Mechanically generated evidence is accepted by the courts because of various indicia of reliability. First of all, the equipment and software are designed by experts in accordance with scientific and engineering knowledge; at a theoretical level, they should produce accurate results. Secondly, the prototype equipment is tested against known samples to ensure that it does provide accurate results. Thirdly, the field equipment is mass-produced in accordance with the precise design and specifications of the prototype, and each piece is usually tested before it leaves the factory. Fourthly, those who use the equipment follow established standards for maintenance, calibration and operation. Fifthly, the equipment and the data are then used on a day-to-day basis, and are shown by experience to be reliable. Once this threshold of reliability is met, the party tendering the evidence does not have to re-prove the underlying technology in every case: R. v A.K., 2004 ABQB 875 (CanLII) at paras. 4, 10-12, 44 Alta LR (4th) 308, 373 AR 141.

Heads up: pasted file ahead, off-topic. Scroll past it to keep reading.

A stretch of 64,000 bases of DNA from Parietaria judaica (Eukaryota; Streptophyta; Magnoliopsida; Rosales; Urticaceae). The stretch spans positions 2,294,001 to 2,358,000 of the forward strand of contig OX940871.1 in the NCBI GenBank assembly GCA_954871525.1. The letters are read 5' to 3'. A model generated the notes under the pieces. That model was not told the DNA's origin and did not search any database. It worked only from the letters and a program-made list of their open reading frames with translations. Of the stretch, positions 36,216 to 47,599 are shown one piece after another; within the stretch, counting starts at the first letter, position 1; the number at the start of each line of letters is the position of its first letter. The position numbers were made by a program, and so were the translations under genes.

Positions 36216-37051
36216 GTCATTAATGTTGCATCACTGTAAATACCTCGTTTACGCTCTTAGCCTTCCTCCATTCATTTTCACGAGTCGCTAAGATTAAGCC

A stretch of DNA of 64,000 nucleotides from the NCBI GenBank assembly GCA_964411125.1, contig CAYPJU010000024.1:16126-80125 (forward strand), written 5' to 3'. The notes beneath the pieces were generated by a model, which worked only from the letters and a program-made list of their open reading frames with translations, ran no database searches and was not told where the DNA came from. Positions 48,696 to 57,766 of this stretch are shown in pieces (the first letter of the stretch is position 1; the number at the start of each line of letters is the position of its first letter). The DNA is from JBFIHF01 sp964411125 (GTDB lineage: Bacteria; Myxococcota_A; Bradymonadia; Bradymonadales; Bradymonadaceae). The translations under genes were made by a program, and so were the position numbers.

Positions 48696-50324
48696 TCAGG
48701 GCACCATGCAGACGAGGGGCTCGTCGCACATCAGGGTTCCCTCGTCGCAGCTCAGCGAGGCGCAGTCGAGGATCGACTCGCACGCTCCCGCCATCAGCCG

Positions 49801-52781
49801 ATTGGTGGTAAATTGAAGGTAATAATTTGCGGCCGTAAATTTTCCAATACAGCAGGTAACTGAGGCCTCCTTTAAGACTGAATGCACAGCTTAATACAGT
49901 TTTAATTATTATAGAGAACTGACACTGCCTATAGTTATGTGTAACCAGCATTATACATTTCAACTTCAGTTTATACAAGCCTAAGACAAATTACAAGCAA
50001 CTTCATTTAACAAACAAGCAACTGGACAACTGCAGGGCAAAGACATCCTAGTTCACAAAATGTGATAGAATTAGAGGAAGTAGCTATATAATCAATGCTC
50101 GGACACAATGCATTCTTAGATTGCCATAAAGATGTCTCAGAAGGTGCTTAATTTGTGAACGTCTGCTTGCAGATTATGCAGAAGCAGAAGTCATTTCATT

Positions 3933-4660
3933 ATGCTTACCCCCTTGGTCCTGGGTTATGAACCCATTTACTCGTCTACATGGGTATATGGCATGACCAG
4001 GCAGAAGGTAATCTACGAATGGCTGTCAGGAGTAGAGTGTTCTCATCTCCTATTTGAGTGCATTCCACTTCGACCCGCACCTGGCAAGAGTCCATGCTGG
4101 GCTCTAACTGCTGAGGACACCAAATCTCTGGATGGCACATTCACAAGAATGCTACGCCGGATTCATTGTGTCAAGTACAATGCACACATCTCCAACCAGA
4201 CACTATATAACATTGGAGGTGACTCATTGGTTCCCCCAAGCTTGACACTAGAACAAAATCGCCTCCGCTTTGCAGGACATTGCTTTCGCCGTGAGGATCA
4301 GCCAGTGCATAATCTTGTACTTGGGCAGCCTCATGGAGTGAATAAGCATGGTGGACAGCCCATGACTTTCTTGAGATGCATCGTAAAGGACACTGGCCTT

It is respectfully submitted that in the matter before the Court it is not safe to assume that “those who use the equipment follow established standards for maintenance, calibration and operation.” It is also submitted that the Kon presumption above, should be rebuttable by evidence casting doubt on scientific reliability. It is only an inference. There will be cases where the party tendering the evidence will need to re-prove reliability in a manner outside of the presumption or inference.
It is respectfully submitted that section 4(1) of the Weights and Measures Act was not argued in Vallentgoed.